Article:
The Full Court held by majority that the Trial Judge was correct in finding that the evidence of the solicitor did not demonstrate that the Wife had received legal advice about the advantages and disadvantages of the amended Agreement (i.e. had received advice about the original agreement but not the amendments to it).
However the Full Court held that:
- The Trial Judge did not apply the correct provisions of s90G;
- Regarding section 90G(1A), whether it was unjust & inequitable if the Agreement was not binding, the Court held the Agreement should be binding and that the Trial Judge did not consider whether it was unjust and inequitable if the Agreement were not binding under s90G(1A).
The Full Court confirmed in this case that the Courts may look behind a Statement of Independent Legal Advice and find that, even if the s90(G)(1) requirements are being met on their face, the Agreement is not binding. This means that a lawyer who has done everything necessary to meet the s 90(G)(1) requirements may ultimately be faced with an Agreement which is determined to be non-binding if the lawyer for the other party failed to meet the required standard.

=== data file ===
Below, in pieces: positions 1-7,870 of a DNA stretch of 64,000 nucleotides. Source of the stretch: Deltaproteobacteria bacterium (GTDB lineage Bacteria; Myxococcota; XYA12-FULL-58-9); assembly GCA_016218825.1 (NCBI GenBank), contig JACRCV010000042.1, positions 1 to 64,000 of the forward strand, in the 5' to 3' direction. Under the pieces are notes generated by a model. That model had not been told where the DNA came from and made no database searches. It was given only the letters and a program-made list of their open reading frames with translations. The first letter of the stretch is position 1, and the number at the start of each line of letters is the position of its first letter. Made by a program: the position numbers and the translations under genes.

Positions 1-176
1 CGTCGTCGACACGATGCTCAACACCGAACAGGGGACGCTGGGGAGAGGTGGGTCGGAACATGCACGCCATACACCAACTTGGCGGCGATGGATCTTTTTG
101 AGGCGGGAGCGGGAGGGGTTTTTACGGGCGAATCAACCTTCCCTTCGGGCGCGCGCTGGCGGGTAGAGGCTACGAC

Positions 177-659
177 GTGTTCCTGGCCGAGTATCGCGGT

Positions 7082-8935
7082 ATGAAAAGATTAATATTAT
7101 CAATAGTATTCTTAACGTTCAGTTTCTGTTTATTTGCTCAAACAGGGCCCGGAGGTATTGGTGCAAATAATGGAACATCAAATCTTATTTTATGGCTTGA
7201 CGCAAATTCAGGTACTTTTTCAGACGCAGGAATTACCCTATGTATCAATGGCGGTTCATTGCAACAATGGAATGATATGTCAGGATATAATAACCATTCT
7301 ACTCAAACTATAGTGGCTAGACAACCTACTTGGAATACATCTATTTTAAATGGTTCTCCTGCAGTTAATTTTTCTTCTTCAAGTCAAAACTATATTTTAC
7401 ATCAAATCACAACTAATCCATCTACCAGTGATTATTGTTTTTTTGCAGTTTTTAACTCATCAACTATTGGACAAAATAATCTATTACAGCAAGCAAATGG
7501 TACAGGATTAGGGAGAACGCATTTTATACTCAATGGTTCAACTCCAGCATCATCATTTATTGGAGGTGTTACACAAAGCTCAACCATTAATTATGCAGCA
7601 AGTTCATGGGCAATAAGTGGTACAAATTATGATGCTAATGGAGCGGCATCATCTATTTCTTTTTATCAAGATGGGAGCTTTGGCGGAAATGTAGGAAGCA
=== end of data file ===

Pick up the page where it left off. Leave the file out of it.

The Court also confirmed that if the requisite legal advice is not given this does not render s90G(1A) inapplicable, and also the operation of the unjust and inequitable discretion is not confined to technical breaches.
The appeal was allowed and the matter remitted for rehearing.
Piper & Mueller – Agreement made pursuant to two different sections (de facto relationship, and intention to marry)
In Piper & Mueller  FamCAFC 241 the Agreement was purported to be made under s90B (pre-marriage) and s90UC (in a de facto relationship) of the Family Law Act. The parties were engaged to marry but the marriage did not eventuate.